That deal gave birth to English-language historical drama “The Great Wall,” which Legendary co-produced. Starring Matt Damon and directed by Zhang Yimou, the movie is set for worldwide release in November.
But the Legendary-Wanda tie-up will be scrutinized both financially and social-politically.
China’s “Great Firewall” censors free speech and open discussion. Foreign movies are frequently barred from screening, and even approved films must edit out references and clips that Chinese censors deem politically sensitive. For example, Beijing instructed producers of the 2006 James Bond film “Casino Royale” to remove a reference to the Cold War. In 2014, Beijing authorities shut down the annual Beijing Independent Film Festival on its opening day for fear that the festival would be used as a forum for political dissent.
Producers of 2016’s “Kung Fu Panda 3” consulted with Beijing prior to working on the film, which resulted in preferential treatment for the movie’s release in China, including a bigger cut of box-office revenues.
Having a Chinese partner grants foreign studios the ability to bypass Beijing’s foreign film quota. But it also means that any film created by the venture would naturally kowtow to China’s censorship.
Wanda has an intimate relationship with the Chinese Communist Party. How much creative freedom Legendary retains will be closely watched.
In 2014, Chinese leader Xi Jinping said at the Beijing Forum on Literature and Art, “Contemporary arts must also take patriotism as a theme, leading the people to establish and maintain correct views of history, nationality, statehood, and culture while firmly building up the integrity and confidence of the Chinese people.”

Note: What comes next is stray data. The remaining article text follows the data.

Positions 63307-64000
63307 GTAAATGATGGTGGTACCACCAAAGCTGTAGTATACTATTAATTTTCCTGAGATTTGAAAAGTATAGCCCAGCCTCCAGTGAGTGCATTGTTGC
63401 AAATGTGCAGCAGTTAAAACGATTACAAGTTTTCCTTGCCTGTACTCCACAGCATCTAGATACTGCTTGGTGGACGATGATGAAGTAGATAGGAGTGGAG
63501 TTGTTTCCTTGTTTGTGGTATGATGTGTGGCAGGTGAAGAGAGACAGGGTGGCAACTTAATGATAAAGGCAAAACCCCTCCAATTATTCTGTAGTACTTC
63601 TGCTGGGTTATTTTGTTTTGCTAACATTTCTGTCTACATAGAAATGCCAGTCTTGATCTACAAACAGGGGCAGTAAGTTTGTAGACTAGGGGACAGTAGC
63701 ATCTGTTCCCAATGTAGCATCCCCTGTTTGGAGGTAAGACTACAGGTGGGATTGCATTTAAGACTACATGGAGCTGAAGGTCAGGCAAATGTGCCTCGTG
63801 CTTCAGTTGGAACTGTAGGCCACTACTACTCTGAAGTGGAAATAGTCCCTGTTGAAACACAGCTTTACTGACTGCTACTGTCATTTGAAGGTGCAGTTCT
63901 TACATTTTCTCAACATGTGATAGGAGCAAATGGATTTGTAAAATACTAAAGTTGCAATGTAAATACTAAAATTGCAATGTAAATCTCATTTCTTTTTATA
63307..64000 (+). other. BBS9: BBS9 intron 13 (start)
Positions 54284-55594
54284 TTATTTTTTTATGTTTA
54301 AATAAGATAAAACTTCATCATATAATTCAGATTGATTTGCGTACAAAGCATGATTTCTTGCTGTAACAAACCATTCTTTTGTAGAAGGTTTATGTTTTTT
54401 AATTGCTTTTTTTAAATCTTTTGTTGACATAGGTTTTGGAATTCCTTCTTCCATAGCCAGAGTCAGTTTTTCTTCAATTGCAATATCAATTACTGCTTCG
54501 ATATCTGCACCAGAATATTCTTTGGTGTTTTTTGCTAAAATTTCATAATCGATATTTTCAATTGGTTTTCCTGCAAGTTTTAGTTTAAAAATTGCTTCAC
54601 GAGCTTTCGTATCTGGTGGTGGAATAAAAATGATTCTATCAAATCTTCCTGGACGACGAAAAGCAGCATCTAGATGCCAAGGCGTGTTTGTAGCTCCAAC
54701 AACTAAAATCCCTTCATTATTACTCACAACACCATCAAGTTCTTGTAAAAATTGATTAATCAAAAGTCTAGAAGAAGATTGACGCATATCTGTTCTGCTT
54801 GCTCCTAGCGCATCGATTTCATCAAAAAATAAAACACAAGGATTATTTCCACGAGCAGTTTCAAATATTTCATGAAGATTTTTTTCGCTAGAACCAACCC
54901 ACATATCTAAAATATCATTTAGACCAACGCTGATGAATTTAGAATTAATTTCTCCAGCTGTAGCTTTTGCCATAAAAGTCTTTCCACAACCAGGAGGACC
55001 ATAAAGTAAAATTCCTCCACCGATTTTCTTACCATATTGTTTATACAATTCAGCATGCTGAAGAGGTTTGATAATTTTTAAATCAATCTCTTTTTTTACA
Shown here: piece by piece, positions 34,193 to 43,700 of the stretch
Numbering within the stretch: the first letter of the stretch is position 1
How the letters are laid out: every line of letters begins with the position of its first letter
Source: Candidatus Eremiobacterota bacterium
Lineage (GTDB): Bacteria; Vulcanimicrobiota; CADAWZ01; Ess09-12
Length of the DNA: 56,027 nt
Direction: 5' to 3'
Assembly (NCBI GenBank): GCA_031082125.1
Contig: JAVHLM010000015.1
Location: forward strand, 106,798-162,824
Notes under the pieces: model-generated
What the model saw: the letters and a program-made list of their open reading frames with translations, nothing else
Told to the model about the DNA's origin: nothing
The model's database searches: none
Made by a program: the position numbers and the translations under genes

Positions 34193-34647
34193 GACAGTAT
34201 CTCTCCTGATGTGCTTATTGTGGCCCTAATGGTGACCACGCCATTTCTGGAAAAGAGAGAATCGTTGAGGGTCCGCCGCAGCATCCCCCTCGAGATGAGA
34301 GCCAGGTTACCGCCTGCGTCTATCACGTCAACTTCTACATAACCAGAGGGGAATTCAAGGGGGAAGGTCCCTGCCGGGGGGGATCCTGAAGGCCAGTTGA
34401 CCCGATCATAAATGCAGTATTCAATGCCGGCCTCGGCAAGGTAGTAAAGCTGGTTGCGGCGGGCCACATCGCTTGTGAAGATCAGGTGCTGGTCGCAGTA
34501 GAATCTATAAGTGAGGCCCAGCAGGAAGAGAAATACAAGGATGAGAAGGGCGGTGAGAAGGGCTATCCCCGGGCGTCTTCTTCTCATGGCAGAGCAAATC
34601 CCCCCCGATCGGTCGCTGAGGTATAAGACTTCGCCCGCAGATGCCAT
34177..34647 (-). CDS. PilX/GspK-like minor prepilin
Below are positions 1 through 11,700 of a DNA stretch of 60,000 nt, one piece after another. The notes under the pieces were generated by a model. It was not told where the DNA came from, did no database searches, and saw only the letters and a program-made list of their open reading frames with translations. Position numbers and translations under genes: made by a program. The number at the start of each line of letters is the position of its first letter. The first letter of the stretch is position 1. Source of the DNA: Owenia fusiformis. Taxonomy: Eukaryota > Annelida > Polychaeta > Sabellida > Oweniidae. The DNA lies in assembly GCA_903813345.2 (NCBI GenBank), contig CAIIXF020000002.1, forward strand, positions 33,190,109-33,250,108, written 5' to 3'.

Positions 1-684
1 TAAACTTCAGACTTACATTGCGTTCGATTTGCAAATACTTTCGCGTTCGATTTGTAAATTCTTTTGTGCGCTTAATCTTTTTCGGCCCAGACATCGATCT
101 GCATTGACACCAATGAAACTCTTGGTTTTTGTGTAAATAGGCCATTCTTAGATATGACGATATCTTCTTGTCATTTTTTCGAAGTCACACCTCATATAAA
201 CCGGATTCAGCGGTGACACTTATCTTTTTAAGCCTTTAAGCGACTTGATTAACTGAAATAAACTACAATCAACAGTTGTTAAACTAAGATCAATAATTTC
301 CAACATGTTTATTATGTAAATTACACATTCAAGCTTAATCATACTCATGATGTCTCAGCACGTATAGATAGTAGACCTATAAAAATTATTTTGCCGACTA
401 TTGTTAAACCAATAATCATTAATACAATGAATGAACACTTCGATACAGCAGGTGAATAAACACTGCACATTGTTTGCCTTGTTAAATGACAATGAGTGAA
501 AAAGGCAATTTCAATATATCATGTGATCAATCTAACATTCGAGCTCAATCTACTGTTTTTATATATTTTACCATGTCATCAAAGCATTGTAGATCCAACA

China is keenly aware of the power of arts and culture—specifically motion pictures’ ability to influence contemporary ideas and values. The accumulation of such “soft power” can help mollify China’s image as it annexes islands in the South China Sea and threatens foreign journalists.
As more Hollywood properties receive funding from China, would their creations unwittingly become a channel for marketing Beijing’s worldview? It’s a worldview that includes blocking display of classical Chinese dance in Korea and ostracizing a Chinese human rights lawyer.
Previous waves of international investments into Hollywood have mostly failed to produce a financial windfall.
In 1989, Japan’s Sony Corp. paid $4.8 billion to acquire Columbia Pictures and TriStar Pictures, creating Sony Pictures Entertainment. Several management missteps, box-office flops, and ongoing economic issues in the United States and Japan turned the historical acquisition into a costly mistake. By 1994, the studio was loss-making and Sony took a $2.7 billion write-down of its investment.
More recently, in 2008 Indian billionaire Anil Ambani’s Reliance Entertainment acquired a stake in Steven Spielberg’s DreamWorks. The partnership was supposed to put Bollywood on the international stage, but in the several years since the tie-up, Reliance and DreamWorks failed to consistently produce blockbuster hits.
But perhaps China’s goals are entirely different. China’s foreign film cap will eventually end in 2017 due to World Trade Organization’s rules, which should open up the entertainment market and increase competition from foreign films.
Similar to its strategy in the high-tech and automotive industries, China likely is looking to acquire Hollywood know-how to fast-track the growth of domestic film companies.
After all, if you can’t beat them, buy them.